The effect is surely in line with both the proximity of the 'slingshotter' and 'slingshottee' (proportional to the inverse square of the centre-to-centre distance?) and
the amount of time at that proximity (proportional?1
An extremely energetic pass-by has less 'nearby time', and so I'm not sure if sending such a projectile at a more significant (relative/sun-relative?) velocity is going to help, if it passes the point of greatest influence2
so much quicker. To overcome that, you need to aim your projectile closer
. And then you have the problem of atmosphere-skimming, because Jupiter isn't a point-mass that can be passed arbitrarily close.
At the very least, you need to consider the trade-offs that come from the Jovian aerobraking manoeuvre itself, when you do that. Which seems to send us into the territory of Could we speed up Earth's rotation
, and of course
sending in projectiles to directly impart velocity upon the planet (each below the limit of any significant 'exfoliation' of the atmosphere... another problem!) and changes the scenario. So we'd ideally want to avoid that and restrict our flybys to only so close as to stay beyond all but the most tenuous atmosphere. Or at least configure the probe to be more aerodynamic (c.f. "Night Glider" orientation modes, and other variations on this, for the ISS solar panels) so it remains an insignificant aspect of the calculations.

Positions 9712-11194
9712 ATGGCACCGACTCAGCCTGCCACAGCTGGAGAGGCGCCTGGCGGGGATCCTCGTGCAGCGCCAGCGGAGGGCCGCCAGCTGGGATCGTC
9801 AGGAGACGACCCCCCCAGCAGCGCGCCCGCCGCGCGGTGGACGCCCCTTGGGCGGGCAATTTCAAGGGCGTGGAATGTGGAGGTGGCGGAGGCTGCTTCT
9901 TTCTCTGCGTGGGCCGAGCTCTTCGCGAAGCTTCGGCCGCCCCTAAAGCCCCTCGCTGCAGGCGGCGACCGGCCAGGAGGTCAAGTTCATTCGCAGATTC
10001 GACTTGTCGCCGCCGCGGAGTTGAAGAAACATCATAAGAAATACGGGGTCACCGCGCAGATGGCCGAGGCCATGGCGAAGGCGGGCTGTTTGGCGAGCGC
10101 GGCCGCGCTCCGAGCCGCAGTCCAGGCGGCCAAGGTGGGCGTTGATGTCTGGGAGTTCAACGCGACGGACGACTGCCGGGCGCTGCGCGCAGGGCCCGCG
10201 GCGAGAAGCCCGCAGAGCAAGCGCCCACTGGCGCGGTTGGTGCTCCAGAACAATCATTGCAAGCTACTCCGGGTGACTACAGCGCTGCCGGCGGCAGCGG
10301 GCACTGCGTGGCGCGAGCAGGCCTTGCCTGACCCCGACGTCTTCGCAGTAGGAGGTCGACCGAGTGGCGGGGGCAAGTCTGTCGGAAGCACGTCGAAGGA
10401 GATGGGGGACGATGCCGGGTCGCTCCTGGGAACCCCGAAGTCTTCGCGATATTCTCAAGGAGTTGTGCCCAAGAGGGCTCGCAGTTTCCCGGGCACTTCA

So (and, even assuming I've been on the money so far, I'll let someone else
do the exact maths) there's probably a maximum fly-by speed that would actually be useful in the momentum-bleeding of Jupiter, for any given fly-by path by any given mass/cross-section of object. Which sounds like a complicated optimum to work out, if you're not just going to send a Pinto-sized probe at near-'c' velocity straight in against Jupiter and count it as a success when the average accumulated
momentum of the resulting rapidly (and, in parts, relativistically) expanding debris cloud is calculated as now having effectively zero orbital velocity... 1
If 'held' in position, but as there's an approach/pass/withdraw curve, it probably ends up being an integration of the changing centre-to-centre (multiplied by the effective of the operating angle at dt
?) force, as each body's trajectory changes the exact interaction.2
The trajectory line-segment where all points have above-mean mutual gravitational attraction, compared with the whole path?